HGP Architects Ltd
Reuby & Stagg Ltd
T A Colbourne Ltd
Allied Developments Ltd
Land Rover BAR
The new Headquarters Building provides the manufacturing facility for the highly sophisticated racing boats, as well as the ancillary facilities necessary to support the bid to host the America’s Cup Challenge in 2021. It was also a requirement to provide a visitor centre for the involvement of the local community.
The ground floor footprint and storey height is dictated by the requirements of the manufacturing process. The architect has avoided producing a slab sided box by adopting a plan shape with the north and south elevations tapering to the curved eastern elevation, whilst the western end provides the access to the three manufacturing bays. In order to reduce the mass of the building each of the upper floorplates at first, second and third levels is of a different size and shape to the one below, providing large external terraces at each level.
A fabric façade resembling sails wraps around part of the elevations which, as well as providing architectural interest, serves the practical purpose of providing solar shading and a wind barrier, enabling natural ventilation even on days with high wind speeds.
The programme to deliver the building was extremely short with a lead-in time of only around 3.5 months from architects’ pre-planning concept stage to commencing construction. Hence it was essential that as much of the building structure as possible should be manufactured offsite and delivered on an ‘as required’ basis.
The large clear span floor areas, some of which act as transfer structures, and the requirement to provide up to four overhead electric cranes within the ground floor area meant that the most economical solution would be a structural steel superstructure. This choice of frame material also had the advantage of minimising foundation loads as, due to below ground obstructions, pile diameters and locations were restricted.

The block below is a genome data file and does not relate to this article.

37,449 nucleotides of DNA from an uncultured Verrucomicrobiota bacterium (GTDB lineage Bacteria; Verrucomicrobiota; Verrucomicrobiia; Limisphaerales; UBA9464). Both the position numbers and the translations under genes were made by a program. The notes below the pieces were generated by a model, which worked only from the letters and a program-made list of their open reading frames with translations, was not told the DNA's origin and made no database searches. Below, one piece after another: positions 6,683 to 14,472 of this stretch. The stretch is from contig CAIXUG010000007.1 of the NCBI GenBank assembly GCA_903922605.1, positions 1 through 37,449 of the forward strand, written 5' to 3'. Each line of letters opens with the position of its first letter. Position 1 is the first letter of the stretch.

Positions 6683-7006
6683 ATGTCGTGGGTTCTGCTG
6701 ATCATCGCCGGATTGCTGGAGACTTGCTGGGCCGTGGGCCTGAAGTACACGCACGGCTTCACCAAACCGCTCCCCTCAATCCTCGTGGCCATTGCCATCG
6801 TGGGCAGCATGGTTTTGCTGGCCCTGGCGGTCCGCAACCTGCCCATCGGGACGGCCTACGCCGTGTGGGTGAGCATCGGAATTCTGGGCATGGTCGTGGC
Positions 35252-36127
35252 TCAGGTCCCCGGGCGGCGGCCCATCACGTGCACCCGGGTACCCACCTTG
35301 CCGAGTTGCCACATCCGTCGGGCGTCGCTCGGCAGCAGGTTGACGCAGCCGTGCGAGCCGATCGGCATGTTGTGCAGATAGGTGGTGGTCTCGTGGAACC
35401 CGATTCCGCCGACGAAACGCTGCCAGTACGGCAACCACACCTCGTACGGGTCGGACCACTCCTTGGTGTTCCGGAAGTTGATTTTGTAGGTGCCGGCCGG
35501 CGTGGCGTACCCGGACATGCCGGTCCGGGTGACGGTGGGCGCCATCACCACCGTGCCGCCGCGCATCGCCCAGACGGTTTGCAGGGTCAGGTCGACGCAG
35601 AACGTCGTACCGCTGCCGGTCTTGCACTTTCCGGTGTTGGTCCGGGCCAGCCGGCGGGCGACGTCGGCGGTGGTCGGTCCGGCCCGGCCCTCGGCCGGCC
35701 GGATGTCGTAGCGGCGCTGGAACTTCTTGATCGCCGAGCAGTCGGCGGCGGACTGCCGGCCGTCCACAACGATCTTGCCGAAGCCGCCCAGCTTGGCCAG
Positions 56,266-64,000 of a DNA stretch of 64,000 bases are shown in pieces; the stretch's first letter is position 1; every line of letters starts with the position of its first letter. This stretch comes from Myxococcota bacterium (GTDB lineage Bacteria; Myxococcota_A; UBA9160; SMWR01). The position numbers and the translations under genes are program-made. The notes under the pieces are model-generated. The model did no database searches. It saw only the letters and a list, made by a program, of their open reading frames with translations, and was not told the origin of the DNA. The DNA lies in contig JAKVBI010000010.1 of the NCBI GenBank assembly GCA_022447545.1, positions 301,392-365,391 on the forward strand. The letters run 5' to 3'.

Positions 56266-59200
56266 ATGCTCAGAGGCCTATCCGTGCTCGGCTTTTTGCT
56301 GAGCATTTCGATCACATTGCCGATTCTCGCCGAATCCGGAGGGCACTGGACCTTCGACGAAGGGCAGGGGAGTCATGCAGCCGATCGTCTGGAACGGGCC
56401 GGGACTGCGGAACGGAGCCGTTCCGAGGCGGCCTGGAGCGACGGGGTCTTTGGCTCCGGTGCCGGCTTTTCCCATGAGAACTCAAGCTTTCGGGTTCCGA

At an early stage it was agreed to use composite cellular beams for the floor construction to accommodate services and allow flexibility in their distribution. During the design phase an area of mezzanine was added which, due to the span and limited headroom, could not be supported by a floor beam. A Vierendeel truss was introduced at high level on the line of a glazed screen and the mezzanine hung from the truss. The use of 3D modelling enabled all the various changes to be incorporated and allowed the fabrication and erection to proceed within the agreed time frame.
Despite the extremely tight programme involved the project was successfully handed over to the client on time.
The world of ocean racing is extremely highly pressurised, hence this critical building project faced very tight timetabling and last-minute client requirements. Encompassing industrial, commercial and public spaces has required varied forms of steelwork, from long-span lattice girders to well-detailed exposed structure in open areas.
The team worked closely and effectively to produce a striking building and satisfy the client and public.